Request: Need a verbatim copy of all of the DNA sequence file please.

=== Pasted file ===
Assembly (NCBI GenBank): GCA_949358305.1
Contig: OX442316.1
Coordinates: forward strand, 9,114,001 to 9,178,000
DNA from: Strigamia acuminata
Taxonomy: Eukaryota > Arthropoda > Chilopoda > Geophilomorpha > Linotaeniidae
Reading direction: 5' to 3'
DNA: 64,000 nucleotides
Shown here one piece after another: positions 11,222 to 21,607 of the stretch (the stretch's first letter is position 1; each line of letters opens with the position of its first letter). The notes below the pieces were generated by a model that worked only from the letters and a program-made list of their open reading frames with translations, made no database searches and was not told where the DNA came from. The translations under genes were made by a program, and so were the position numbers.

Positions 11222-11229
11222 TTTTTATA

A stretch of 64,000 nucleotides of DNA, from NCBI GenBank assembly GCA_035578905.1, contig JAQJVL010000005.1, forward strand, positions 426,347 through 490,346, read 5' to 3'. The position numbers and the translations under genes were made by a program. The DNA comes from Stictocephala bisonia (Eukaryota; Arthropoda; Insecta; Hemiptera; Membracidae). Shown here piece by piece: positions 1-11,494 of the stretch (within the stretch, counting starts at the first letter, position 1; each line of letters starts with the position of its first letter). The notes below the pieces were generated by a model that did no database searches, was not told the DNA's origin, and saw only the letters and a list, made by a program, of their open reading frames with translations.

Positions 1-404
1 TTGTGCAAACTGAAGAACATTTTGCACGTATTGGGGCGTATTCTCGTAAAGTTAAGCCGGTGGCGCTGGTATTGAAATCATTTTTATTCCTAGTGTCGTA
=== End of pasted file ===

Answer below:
Assembly (NCBI GenBank): GCA_949358305.1
Contig: OX442316.1
Coordinates: forward strand, 9,114,001 to 9,178,000
DNA from: Strigamia acuminata
Taxonomy: Eukaryota > Arthropoda > Chilopoda > Geophilomorpha > Linotaeniidae
Reading direction: 5' to 3'
DNA: 64,000 nucleotides
Shown here one piece after another: positions 11,222 to 21,607 of the stretch (the stretch's first letter is position 1; each line of letters opens with the position of its first letter). The notes below the pieces were generated by a model that worked only from the letters and a program-made list of their open reading frames with translations, made no database searches and was not told where the DNA came from. The translations under genes were made by a program, and so were the position numbers.

Positions 11222-11229
11222 TTTTTATA

A stretch of 64,000 nucleotides of DNA, from NCBI GenBank assembly GCA_035578905.1, contig JAQJVL010000005.1, forward strand, positions 426,347 through 490,346, read 5' to 3'. The position numbers and the translations under genes were made by a program. The DNA comes from Stictocephala bisonia (Eukaryota; Arthropoda; Insecta; Hemiptera; Membracidae). Shown here piece by piece: positions 1-11,494 of the stretch (within the stretch, counting starts at the first letter, position 1; each line of letters starts with the position of its first letter). The notes below the pieces were generated by a model that did no database searches, was not told the DNA's origin, and saw only the letters and a list, made by a program, of their open reading frames with translations.

Positions 1-404
1 TTGTGCAAACTGAAGAACATTTTGCACGTATTGGGGCGTATTCTCGTAAAGTTAAGCCGGTGGCGCTGGTATTGAAATCATTTTTATTCCTAGTGTCGTA